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A VINE IN THE BLOOD
by Leighton Gage
Soho, December 2011
304 pages
$24.00
ISBN: 1616950048


Buy in the UK | Buy in Canada

Leighton Gage writes a story that seems to be ripped from today's headlines: the mother of a soccer star is kidnapped just before a major world tournament. Sound familiar? Only this is Brazil, not Venezuela. Yet Gage wrote this story at least a year or two ago, depending on his publishing timeline. It's a story he's familiar with, because this sort of thing is quite popular in certain South American countries; not so routine for North Americans, surely.

Tico "The Artist" Santos is the hope of the Brazilian soccer team, a team that desperately wants to beat the crap out of the Argentinean team. His mother is kidnapped three weeks before the FIFA World Cup. The immediate assumption is that a faction from Argentina has a hand in this. They vehemently deny this: what kind of victory will it be if they beat Brazil without Tico? No pride for them in that.

The next obvious suspect is Tico's gold-digging superstar model girlfriend, whose heart may not belong to Tico. Or is it the guy who won't play because Tico will? Or the man who won't play because Tico accidentally broke his leg in another game? Chief Inspector Mario Silva has a lot to work with, and very little time to find Juraci before the games begin.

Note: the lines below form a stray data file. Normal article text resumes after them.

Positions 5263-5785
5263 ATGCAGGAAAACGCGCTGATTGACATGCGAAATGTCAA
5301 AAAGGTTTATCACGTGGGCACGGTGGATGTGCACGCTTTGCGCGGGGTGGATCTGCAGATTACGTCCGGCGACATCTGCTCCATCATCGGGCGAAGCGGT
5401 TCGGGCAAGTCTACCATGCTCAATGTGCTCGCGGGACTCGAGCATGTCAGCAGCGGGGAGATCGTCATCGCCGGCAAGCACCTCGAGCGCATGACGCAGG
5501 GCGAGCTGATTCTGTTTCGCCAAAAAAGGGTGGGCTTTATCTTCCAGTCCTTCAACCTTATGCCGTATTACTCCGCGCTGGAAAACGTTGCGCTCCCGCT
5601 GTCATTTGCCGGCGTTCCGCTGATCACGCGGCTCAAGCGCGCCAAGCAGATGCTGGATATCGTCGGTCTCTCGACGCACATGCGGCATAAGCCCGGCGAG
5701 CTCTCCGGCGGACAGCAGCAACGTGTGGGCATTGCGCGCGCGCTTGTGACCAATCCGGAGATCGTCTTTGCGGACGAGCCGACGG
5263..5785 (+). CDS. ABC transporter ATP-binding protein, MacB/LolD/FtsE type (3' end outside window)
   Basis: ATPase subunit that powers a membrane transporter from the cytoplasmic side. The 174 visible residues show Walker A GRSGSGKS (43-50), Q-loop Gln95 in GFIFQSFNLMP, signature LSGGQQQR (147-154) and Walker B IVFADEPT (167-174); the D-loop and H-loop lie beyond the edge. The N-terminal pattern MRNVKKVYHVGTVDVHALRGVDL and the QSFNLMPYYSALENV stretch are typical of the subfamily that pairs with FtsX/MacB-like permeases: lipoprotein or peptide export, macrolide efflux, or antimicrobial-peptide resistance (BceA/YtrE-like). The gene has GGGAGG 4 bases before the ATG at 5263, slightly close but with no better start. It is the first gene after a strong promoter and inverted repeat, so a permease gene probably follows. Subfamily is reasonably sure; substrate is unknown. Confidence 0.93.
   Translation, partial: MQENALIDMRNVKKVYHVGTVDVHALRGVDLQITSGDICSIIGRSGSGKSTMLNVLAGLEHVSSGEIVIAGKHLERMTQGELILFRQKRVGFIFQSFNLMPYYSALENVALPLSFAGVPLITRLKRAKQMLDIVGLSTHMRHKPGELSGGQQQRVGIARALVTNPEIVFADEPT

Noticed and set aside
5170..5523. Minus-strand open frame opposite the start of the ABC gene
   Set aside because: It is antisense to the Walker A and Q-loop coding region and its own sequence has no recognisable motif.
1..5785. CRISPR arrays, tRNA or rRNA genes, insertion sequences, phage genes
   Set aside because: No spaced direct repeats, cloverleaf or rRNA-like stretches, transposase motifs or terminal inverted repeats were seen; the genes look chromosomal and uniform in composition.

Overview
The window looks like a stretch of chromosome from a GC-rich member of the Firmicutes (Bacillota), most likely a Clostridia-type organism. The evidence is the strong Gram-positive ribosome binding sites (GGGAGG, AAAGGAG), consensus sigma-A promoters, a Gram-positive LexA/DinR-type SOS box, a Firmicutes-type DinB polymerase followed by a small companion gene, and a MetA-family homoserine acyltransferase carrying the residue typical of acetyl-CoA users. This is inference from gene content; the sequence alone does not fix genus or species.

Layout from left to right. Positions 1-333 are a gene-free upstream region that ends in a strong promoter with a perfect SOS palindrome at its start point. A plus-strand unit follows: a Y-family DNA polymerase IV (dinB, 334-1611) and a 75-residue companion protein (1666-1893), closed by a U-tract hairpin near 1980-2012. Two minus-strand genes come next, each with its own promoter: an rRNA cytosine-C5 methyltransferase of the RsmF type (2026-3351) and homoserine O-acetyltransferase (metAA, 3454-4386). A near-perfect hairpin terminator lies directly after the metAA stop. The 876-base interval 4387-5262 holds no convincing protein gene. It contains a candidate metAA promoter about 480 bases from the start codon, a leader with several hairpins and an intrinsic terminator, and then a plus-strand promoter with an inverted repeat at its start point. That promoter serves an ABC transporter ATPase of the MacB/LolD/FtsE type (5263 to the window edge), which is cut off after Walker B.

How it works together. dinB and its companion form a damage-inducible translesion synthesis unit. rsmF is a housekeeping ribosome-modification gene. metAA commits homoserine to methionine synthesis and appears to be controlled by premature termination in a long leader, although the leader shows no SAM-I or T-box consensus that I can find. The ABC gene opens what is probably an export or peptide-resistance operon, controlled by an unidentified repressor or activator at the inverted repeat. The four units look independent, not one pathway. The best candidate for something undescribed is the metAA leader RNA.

Understanding soccer is certainly not a prerequisite for enjoying this latest Gage work. The average reader knows enough to grasp what needs to be grasped for this book. VINE is not quite as dark as some of Gage's other works, which was a pleasant surprise. Just because this isn't as dark doesn't mean that the writing is poorer, or that Gage hasn't plotted himself a winner.

The story is certainly topical, and written in Gage's usual impeccable style. The plot is all that one could want; the finale is certainly not what one expects. The motive is so believable, so real, that one walks away from VINE totally understanding why Juraci was kidnapped.

P.J. Coldren lives in northern lower Michigan where she reads and reviews widely across the mystery genre when she isn't working in her local hospital pharmacy.

Reviewed by P.J. Coldren, November 2011

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Contact: Yvonne Klein (ymk@reviewingtheevidence.com)


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